Friday, September 1, 2017

For What the Bell Tolls

From Dave Brigham:

It's human nature, I suppose, to ignore the history in your backyard that folks travel hundreds or even thousands of miles to see. I've lived in the Boston area 27 years and have yet to set foot in the Bunker Hill Monument, for instance. Or Paul Revere's house. Or Old South Church. Or the liquor store where Whitey Bulger conducted his heinous affairs.

As regular readers know, I seek out the hidden history, the decrepit buildings, the rusting heaps in the woods. But recently my family spent just a small amount of time in nearby Lexington, Mass. ("The Birthplace of American Liberty") and checked out the American Revolution-related plaques and memorials around the famous Battle Green.

I won't lie to you: this was an outing taken as a result of the need to get out of the house, rather than an insatiable thirst for historical knowledge. My kids rejected a walk in the woods, said they wanted to do a "city walk." Well, we've spent a lot of time in Boston and Cambridge over the years, so I thought of Lexington, with its quaint shops and restaurants (most importantly, an ice cream parlor). I figured strolling through a few sights from the American Revolution would be gravy.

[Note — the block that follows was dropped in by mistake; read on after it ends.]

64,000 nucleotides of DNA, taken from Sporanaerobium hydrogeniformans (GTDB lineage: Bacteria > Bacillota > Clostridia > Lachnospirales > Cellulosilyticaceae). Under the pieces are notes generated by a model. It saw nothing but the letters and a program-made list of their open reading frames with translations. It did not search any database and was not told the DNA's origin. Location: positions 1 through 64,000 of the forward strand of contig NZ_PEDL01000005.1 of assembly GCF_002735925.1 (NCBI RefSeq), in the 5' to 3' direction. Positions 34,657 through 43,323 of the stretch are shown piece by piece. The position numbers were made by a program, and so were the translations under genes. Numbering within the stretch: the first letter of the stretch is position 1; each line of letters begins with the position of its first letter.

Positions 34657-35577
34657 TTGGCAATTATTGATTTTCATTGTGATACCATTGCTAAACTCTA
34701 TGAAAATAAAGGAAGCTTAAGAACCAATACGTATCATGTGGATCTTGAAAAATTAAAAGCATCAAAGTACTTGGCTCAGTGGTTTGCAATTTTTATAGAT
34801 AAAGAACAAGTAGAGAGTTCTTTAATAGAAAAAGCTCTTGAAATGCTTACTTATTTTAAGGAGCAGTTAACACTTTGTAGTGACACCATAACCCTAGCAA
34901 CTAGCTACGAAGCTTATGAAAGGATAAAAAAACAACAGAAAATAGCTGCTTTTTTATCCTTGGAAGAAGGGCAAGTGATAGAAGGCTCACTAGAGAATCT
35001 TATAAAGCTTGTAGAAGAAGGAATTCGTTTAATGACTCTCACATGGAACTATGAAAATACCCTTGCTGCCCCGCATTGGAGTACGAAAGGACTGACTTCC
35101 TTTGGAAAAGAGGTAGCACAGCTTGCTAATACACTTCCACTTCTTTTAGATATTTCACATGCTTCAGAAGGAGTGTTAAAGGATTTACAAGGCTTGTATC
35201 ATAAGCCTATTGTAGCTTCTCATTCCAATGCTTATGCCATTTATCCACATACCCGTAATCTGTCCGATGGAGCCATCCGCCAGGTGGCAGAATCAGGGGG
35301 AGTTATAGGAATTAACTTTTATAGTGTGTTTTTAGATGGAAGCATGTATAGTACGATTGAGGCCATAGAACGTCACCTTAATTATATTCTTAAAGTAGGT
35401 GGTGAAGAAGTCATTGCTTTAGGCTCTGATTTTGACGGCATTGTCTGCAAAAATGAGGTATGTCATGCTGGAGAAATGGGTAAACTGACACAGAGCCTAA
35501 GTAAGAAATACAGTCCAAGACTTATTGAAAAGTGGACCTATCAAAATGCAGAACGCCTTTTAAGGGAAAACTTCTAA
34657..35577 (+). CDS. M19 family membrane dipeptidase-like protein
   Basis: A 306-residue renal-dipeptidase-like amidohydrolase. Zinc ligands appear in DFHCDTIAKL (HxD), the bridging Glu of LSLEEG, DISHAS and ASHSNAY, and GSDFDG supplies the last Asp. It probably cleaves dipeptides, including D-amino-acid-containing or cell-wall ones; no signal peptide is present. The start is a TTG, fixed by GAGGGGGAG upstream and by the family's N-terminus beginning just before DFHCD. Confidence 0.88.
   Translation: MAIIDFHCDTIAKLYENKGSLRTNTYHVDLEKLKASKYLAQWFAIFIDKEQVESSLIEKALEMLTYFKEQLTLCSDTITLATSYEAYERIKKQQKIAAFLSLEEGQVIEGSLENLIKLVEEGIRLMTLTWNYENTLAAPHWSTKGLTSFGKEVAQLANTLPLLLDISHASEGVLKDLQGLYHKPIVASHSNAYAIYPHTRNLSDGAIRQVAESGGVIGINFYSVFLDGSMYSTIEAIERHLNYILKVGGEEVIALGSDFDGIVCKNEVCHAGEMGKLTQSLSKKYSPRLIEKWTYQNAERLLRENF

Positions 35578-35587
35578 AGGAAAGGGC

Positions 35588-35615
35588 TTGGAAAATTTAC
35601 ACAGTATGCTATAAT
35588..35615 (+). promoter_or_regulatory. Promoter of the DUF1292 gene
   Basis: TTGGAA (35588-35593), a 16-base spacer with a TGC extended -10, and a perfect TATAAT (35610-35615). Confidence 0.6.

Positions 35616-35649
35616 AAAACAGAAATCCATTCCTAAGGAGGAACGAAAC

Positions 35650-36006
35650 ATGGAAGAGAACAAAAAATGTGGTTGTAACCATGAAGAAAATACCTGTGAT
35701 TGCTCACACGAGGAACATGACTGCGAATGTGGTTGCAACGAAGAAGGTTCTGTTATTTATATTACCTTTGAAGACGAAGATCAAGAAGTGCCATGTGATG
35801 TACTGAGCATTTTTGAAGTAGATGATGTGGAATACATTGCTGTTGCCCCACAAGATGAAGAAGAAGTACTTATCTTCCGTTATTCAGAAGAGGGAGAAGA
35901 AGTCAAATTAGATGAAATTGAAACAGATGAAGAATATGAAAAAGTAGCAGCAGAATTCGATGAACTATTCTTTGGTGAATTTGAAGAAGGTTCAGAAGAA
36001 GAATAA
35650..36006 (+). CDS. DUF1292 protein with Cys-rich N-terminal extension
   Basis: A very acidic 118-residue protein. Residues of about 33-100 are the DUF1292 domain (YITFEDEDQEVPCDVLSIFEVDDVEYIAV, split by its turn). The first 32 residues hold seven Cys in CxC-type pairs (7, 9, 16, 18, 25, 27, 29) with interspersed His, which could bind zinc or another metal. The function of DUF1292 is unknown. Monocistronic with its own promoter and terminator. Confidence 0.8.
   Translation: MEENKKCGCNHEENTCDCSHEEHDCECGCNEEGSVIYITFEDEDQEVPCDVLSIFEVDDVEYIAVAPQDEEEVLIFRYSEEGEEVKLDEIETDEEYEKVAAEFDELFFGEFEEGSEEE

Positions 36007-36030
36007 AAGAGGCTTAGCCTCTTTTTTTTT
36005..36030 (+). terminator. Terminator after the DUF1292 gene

The historical markers around the Green -- related to meeting houses, the first casualties of the Revolution, and the iconic Minute Man -- were of some interest, as was the massive flagpole in the center of it all. But when I saw a sign for "The Belfry," I knew I had found my true destination.

Located just a musket-shot away from the Green, the belfry was built in 1762 in its current spot, and moved to the Green in 1768, per the Lexington Historical Society web site. The bell was used to summon folks to worship, and tolled upon the deaths of townspeople. But on April 19, 1775, the belfry realized its greatest glory: sounding the alarm calling the local militia men to the Common in advance of the approach of the British Redcoats.

Eventually the belfry was moved back to its original location. The original was destroyed in 1909 either by fire or by a strong gale, depending on which historical account you believe, and the town had a reproduction made in 1910. The bell tolls each year to signal the start of the Patriots' Day reenactment on the Green, according to the historical society.

As for that ice cream parlor, we ended up there after our less-than-stressful adventure. Rancatore's is pretty good, and is located in a nice old circa-1903 building known as the Hunt Block.

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